On Thursday July 20th from 8:30 am to 10:30 am at the Carvel Building in Georgetown, DE, the Sussex County Health Coalition (SCHC) held their quarterly meeting. The meeting marks the one year anniversary of SCHC's partnership with the Delaware County for Health Innovation. It focused mainly on Innovative strategies in the School Climate and also in Food Security.
To kick the meeting off, two additional board members (Debora Tyre, and Dr. Julius Mullen) were added to the Committee's Board of Directors via a committee-wide vote.
Following a few words from SCHC Director Peggy Geisler; Matthew Stehl, a representative of Delaware Center for Health Innovation (DCHI) presented the 2017 Sussex County Health Innovation Awards to members of the Healthy Sussex County Task Force for their dedicated work in health innovation.
Next, a presentation was given by representatives Kim Taylor and Jay Owen of Indian River School District, one of the largest school districts in Delaware, located in Sussex County. The district itself is comprised of seventeen educational institutions and serves over ten thousand students. This presentation discussed innovative behavioral health strategies that are implemented in the district and changing the school climate. These methods, supported in part by SCHC and their results were presented alongside the goals and future plans for the school district. To learn more and get access to this presentation, click the link below:
Also beneficial to students in Sussex county is food security, an issue which Dr. Allison Karpyn, the Senior Associate Director of the Center for Research in Educational and Social Policy at the University of Delaware, was eager to discuss. In her presentation, Dr. Karpyn mentioned that one of the key's to healthcare is the food in which you fuel your body with. She followed this with the fact that Delaware itself is a "poultry state" and because of this, there are many opportunities not only to get more involved with the local farms, but also to cut out the "middle man" of sorts and get the schools involved in purchasing food plans straight from the farm. Not only would this save the districts money but it would also maximize the effect on school and public health. To learn more and get access to this presentation, click the link below:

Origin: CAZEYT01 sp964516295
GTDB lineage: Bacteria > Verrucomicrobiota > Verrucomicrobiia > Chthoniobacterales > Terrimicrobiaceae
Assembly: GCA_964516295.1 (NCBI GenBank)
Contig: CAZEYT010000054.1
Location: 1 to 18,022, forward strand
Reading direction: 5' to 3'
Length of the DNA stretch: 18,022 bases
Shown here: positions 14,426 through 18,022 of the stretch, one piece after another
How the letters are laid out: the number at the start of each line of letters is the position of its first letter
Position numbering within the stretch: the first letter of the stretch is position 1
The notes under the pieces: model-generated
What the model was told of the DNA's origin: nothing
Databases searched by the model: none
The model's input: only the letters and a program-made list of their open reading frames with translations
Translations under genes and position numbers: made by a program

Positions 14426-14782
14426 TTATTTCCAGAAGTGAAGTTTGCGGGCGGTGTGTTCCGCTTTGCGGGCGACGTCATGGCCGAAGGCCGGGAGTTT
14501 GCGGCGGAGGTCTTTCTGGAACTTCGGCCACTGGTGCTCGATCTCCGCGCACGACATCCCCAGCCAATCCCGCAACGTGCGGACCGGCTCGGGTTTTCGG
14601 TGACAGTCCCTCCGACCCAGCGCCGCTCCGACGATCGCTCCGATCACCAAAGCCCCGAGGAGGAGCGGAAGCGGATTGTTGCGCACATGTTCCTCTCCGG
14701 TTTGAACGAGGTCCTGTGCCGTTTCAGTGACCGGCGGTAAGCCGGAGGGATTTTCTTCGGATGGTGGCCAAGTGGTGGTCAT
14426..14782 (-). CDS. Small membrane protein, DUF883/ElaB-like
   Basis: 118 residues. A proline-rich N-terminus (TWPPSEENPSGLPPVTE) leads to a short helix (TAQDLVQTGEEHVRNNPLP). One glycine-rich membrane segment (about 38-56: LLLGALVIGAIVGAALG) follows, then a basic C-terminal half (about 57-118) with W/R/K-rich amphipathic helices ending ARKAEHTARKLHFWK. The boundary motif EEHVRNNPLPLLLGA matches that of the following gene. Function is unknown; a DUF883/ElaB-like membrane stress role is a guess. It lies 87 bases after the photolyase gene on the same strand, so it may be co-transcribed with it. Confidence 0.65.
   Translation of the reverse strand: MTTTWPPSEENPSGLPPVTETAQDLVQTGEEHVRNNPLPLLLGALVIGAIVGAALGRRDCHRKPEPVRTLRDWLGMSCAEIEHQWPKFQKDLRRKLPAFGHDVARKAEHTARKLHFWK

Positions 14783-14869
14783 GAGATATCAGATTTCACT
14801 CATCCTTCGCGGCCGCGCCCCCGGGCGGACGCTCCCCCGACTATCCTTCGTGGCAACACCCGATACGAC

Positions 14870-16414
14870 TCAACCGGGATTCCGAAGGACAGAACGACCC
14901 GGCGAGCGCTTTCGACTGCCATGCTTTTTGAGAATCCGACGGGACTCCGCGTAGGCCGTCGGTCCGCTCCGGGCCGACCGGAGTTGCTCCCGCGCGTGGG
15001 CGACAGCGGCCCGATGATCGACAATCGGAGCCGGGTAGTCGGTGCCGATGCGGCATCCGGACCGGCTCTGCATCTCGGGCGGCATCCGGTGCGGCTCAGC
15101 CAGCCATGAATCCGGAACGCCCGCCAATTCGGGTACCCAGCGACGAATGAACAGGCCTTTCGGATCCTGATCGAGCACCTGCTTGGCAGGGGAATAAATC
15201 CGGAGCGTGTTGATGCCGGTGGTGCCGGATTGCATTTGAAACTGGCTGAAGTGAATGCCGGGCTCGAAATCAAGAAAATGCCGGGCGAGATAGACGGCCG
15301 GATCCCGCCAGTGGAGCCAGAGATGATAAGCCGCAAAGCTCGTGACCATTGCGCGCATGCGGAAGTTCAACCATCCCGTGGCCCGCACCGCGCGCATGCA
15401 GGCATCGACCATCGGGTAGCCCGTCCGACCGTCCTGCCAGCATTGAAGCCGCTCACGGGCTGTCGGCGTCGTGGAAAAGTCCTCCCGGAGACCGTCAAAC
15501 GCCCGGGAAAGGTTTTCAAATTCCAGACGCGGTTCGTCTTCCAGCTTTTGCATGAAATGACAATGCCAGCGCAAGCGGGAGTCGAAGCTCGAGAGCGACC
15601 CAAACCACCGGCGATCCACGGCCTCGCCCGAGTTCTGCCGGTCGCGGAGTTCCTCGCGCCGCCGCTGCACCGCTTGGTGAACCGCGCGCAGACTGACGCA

Lastly, the meeting was concluded with some closing thoughts and words from SCHC's own Peggy Geisler and was dispursed.
To access SCHC's website and learn more about health initiatives and upcoming events: